The influence of governmental policy on public service interpreting in the Netherlands


  • Esther de Boe University of Antwerp


public service interpreting, legal interpreting, healthcare interpreting, professionalization, certification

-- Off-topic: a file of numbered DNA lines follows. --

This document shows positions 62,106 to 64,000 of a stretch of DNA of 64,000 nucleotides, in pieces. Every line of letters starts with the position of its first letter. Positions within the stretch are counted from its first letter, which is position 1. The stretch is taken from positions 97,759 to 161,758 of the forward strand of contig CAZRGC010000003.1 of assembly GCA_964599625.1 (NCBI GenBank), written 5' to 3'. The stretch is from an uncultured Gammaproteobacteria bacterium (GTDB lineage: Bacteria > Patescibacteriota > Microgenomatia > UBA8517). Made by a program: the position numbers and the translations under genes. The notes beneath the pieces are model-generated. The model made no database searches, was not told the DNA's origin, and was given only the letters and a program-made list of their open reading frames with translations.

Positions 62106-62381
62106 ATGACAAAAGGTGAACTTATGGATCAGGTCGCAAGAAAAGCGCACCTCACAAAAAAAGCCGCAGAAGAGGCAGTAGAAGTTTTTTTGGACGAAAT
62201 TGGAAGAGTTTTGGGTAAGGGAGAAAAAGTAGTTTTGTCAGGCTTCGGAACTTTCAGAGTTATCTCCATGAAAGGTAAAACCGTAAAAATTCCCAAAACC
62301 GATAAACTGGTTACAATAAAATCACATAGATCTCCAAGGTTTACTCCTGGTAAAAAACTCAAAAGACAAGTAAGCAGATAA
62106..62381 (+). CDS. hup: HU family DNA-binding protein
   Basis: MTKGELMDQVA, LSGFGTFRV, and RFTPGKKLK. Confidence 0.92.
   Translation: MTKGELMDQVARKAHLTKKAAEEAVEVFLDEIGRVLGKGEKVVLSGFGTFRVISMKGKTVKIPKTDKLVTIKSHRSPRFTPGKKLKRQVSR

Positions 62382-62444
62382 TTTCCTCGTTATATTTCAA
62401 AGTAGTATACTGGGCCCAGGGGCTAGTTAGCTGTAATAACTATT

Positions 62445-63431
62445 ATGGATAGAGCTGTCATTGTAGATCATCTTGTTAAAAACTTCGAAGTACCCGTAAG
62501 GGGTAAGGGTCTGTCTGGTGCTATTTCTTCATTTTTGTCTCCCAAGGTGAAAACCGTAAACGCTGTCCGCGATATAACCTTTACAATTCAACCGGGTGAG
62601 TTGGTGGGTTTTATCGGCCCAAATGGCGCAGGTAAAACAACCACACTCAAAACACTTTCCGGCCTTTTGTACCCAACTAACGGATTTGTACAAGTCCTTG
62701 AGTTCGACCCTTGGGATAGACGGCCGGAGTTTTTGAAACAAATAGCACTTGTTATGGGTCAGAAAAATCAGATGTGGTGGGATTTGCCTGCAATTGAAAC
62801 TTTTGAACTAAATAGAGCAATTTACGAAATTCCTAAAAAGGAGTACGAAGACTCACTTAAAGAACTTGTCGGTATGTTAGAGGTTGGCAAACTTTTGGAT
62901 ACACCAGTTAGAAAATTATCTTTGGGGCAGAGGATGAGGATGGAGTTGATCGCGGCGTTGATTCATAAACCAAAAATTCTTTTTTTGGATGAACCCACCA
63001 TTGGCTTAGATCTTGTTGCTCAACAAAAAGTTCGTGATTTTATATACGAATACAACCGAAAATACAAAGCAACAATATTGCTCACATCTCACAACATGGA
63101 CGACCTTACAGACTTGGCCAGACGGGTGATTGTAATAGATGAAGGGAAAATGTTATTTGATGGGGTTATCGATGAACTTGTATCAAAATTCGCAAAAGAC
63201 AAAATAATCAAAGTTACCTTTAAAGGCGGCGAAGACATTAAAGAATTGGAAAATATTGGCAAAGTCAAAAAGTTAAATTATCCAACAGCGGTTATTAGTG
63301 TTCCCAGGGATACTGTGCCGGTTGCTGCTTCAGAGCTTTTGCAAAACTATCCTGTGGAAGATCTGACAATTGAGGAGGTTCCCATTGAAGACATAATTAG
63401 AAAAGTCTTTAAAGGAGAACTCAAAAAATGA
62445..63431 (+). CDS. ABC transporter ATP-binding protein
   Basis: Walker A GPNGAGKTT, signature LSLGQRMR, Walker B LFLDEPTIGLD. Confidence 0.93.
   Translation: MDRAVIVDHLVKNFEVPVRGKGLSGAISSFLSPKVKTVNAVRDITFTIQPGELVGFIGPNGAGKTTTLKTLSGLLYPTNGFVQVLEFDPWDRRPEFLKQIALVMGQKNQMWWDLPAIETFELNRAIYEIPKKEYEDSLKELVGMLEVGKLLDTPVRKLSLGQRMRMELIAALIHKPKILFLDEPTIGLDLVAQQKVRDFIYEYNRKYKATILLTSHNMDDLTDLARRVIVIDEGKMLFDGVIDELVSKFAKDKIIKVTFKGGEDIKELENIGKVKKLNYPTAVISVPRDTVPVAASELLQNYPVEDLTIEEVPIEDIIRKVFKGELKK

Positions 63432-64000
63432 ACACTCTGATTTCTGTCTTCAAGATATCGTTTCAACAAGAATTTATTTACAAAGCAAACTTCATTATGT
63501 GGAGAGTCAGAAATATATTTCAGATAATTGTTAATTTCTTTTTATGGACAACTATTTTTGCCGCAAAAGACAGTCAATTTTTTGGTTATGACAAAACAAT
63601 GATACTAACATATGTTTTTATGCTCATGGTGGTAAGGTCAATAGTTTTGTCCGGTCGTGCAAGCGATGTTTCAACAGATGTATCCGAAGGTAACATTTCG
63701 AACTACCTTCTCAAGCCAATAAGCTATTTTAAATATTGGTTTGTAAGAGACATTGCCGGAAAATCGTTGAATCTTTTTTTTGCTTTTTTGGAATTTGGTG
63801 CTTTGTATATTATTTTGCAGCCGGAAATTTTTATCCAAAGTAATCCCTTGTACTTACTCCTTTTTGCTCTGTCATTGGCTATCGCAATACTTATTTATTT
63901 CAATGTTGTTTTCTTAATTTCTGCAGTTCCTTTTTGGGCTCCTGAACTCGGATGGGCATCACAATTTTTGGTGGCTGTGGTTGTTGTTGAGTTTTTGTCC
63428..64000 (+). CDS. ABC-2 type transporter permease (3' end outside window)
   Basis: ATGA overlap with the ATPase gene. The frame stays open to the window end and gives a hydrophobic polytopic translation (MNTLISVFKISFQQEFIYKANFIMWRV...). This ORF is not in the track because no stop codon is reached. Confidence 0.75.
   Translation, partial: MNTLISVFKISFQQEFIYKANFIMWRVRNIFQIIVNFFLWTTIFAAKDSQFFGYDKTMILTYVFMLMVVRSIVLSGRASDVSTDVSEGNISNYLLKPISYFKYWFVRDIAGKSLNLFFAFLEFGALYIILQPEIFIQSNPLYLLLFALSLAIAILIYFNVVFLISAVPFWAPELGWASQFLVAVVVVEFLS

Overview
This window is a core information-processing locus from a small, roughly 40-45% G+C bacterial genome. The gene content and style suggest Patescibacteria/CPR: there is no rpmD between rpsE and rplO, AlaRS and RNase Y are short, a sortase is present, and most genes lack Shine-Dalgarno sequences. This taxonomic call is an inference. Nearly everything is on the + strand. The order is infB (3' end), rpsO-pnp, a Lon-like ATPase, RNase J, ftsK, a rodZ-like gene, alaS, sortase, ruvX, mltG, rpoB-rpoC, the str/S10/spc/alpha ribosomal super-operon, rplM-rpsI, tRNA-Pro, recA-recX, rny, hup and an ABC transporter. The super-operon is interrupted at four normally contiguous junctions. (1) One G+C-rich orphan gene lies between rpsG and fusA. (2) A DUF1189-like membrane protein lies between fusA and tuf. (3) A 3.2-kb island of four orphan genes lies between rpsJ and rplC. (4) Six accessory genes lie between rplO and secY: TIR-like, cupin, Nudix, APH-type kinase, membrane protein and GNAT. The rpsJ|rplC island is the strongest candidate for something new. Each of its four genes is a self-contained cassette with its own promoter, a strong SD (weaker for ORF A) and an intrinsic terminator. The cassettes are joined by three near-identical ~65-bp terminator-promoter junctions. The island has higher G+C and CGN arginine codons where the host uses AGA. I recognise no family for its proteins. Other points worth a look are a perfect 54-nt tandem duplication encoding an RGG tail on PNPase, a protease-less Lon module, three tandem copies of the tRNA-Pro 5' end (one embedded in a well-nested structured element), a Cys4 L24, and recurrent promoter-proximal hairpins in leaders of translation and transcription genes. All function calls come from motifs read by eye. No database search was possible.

In the Netherlands, the government has become involved in public service interpreting by issuing measures shaping the professional conditions for interpreters and by monitoring the quality of their services. Under the Sworn Interpreters and Translators Act (2007) a register was set up for interpreters who meet predefined requirements for “basic interpreter competencies”. According to the 2007 Act, institutions in the legal domain as well as in the immigration and police services are obliged to work exclusively with certified interpreters. In this way, the government has contributed to the professionalization of legal interpreting. In recent years however, this development has been reversed in other sectors of public service interpreting (PSI). Some forms of PSI, it would seem, are more equal than others. In public health for example, there are only advisory regulations concerning the use of interpreters, and there is no obligation to work with certified interpreters. Although the government was initially involved in the administration and financing of interpreting agencies in all the fields of PSI, over the years it has gradually transferred this responsibility to the users of these services. In 2012, the government stopped most of its funding of healthcare interpreting. In spite of the presence of several indicators of professionalization of interpreters in the Netherlands, such as certification, a code of ethics, compensation and a system of continuing education for interpreters, their effectiveness is limited because they concern only interpreters working in the legal domain or in immigration and police services. The level of professionalization in PSI as a whole could be increased if the government were to implement its theoretical stance that both legal and healthcare interpreting are matters of public interest enshrined in the Dutch law, and if other fields of PSI besides legal interpreting were included in the existing framework for certification, training and continuing education.